Ryan Tannehill has been an inconsistent and polarizing player in his time in Miami. Tannehill has experienced moments of great triumph as a Miami Dolphin, such as comeback wins against the Seattle Seahawks (2012) and New England Patriots (2013). But he has also had his share of brain-dead mistakes and awful games in his tenure as the Dolphins' starting quarterback.
In Tannehill's defense, he has not been used to his full potential (until recently). That may sound odd considering the Dolphins former offensive coordinator, Mike Sherman, had been with Tannehill since 2007, dating back to their days at Texas A&M. Why didn't Sherman use Tannehill to his full ability?
Not every tool in Tannehill's arsenal was being used because the coaches were trying to develop and implement the core skills of being a quarterback into Tannehill's head, such as pocket play, reading a defense and knowing where to throw the ball.
And, since it seemed that these abilities will only get him so far, it was time for the unveiling of the skill that was formerly in the "break in case of emergency" case.
So what's the big tool that Tannehill has been limited in use? His legs.
Yes, the use of his legs could be the difference between becoming a forever-mediocre quarterback and becoming a consistent playmaker. Would Colin Kaepernick be considered a top quarterback in the NFL if the use of his athleticism was limited?
Having an offensive coordinator in Bill Lazor who is smart enough to take advantage of every tool his quarterback brings to the table is a big help for Tannehill and the Dolphins as a whole.
By the way, using his legs is not just the act of running for yards. It also refers to his ability to escape the pocket, extend a play and find an open receiver downfield (actually, it's mostly that).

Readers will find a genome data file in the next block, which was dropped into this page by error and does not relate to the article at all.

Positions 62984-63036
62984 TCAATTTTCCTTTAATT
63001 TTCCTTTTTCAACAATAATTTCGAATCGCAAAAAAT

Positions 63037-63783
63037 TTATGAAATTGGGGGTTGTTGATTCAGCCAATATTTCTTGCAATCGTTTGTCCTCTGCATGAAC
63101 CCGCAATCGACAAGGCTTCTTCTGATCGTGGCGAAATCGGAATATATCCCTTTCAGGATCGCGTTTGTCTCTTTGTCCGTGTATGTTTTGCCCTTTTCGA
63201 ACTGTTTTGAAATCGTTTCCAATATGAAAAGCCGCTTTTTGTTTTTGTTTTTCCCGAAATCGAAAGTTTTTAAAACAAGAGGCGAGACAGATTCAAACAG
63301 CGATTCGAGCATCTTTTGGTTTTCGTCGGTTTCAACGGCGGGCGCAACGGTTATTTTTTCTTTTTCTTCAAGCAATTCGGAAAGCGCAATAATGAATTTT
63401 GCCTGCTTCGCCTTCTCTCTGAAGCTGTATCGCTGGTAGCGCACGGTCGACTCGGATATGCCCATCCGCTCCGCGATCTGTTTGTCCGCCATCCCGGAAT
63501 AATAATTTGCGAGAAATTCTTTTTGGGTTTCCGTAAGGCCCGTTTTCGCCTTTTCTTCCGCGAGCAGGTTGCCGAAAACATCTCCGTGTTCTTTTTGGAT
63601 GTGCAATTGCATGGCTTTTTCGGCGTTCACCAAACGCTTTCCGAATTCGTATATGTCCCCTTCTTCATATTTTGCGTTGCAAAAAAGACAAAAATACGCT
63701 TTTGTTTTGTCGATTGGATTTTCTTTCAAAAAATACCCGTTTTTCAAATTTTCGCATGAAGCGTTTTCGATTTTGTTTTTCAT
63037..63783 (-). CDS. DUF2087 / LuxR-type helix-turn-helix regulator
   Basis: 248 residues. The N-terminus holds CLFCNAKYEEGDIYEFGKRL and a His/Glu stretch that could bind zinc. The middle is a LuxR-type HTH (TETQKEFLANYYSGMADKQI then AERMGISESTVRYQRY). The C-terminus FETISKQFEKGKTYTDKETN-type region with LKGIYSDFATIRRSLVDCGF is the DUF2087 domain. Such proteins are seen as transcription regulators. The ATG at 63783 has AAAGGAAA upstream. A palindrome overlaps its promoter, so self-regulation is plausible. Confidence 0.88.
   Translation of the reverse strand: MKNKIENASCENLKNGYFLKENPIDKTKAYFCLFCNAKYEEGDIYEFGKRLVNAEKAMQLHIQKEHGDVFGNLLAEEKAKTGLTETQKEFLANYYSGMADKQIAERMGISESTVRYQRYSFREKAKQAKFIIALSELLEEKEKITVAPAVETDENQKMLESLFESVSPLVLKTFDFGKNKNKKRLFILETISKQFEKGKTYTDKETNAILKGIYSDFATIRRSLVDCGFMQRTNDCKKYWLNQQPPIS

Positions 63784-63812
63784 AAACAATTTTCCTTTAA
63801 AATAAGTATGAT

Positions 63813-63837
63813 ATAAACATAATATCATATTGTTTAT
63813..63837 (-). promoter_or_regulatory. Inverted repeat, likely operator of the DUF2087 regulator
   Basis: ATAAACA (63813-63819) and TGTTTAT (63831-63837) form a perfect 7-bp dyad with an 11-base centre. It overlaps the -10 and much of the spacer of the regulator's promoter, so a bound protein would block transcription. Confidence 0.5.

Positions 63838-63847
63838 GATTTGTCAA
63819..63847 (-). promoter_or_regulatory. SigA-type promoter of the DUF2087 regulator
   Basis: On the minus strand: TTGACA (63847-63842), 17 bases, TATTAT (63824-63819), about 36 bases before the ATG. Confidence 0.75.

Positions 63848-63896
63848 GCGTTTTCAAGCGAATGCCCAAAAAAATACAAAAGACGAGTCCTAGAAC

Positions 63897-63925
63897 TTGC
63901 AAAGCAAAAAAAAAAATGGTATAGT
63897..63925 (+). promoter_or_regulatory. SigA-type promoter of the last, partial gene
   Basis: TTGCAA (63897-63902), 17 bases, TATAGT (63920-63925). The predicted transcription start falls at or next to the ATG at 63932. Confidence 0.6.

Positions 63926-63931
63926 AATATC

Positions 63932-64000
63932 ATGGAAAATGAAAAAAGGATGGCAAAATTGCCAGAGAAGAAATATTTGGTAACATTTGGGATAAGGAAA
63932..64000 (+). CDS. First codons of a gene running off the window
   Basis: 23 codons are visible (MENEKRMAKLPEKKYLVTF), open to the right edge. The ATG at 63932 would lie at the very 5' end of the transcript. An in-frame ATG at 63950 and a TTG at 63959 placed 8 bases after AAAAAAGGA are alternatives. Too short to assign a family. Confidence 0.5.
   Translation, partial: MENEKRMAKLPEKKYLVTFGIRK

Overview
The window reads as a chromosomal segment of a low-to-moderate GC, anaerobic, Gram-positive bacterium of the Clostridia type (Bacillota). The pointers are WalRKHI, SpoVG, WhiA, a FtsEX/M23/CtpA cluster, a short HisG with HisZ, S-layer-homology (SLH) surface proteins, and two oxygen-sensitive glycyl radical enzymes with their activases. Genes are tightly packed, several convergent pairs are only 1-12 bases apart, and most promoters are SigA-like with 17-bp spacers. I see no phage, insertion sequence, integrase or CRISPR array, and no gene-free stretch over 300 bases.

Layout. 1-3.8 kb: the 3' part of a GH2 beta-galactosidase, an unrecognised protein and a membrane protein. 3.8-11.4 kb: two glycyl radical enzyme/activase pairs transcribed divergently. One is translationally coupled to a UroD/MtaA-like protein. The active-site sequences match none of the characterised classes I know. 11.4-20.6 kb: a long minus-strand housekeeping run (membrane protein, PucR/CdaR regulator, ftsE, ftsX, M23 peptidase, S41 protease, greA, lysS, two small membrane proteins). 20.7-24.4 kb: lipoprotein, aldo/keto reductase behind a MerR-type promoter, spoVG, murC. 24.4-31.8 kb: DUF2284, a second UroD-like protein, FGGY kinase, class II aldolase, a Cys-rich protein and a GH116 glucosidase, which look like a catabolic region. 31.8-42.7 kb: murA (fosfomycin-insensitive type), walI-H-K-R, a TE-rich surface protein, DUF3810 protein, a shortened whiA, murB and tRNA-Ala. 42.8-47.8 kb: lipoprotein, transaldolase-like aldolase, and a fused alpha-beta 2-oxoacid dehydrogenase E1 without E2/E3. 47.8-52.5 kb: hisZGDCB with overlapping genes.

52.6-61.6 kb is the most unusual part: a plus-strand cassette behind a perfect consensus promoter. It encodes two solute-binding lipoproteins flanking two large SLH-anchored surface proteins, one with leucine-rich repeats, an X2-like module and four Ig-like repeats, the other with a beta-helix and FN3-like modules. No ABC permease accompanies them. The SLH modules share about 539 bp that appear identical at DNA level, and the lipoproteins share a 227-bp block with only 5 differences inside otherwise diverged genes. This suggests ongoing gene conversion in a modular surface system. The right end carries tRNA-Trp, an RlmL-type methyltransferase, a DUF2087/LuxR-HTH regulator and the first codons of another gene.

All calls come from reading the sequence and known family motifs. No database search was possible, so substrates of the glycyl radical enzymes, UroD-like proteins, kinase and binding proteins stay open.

The most memorable instance of Tannehill using his legs in 2013 was a fourth-and-ten play against the Baltimore Ravens. Tannehill escaped the pass rush, rolled left, then threw a 40-yard strike downfield to a diving Brandon Gibson. The play was beautiful and gave the Dolphins hope to win that game. What happened next... well let's just say the past is the past (it's a painful memory).
In order for Tannehill, and the team, to be most successful he must use his legs. Tannehill gained multiple first downs and thrown at least one touchdown this season on plays where he was able to evade the pass rush using his legs. Tannehill is also one of the best quarterbacks in the NFL at throwing on the run.
Tannehill has 132 rushing yards on 14 attempts over the past three games. Tannehill had passer rating of 109.3, 83.3 and 123.6 in these games and the Dolphins record over this frame is 2-1 with the only loss being the last-second crushing defeat against a very good Green Bay Packers team. Tannehill extended plays with his legs during these games and was sacked only five times.
Tannehill rushed for only 18 yards on eight attempts in the first three games. Tannehill's passer rating was in the 70s in each of those games and the team went 1-2. Tannehill's pocket presence and proper use of his athleticism were not present in these games and as a result Tannehill was sacked nine times.
Tannehill seems to be at his best when he gets into a rhythm in the short/intermediate passing game and when he is using his legs. It almost seems that contact downfield helps his in-game focus intensify.
Being a coach is about doing whatever it takes to make your players succeed and you team win. Tannehill having the green light to use his legs when he wants shows that the Dolphins coaches are progressive and know what they're doing.
Tannehill, as well as the entire team, must now continue on a path of consistency, something neither has been able to do, but the blueprint that has been laid down will make consistency a more attainable goal (though it still comes down to on-field execution).
Whether it's coaching, experience/understanding of the game or a combination of the two, the Dolphins and Ryan Tannehill have found a strategy that works. Get Tannehill in a rhythm in the short/intermediate passing game and let him use his legs in any scenario where it's necessary. Keeping the down-and-distances short will allow the entire playbook to be used, the first downs to keep coming and points to be put on the scoreboard.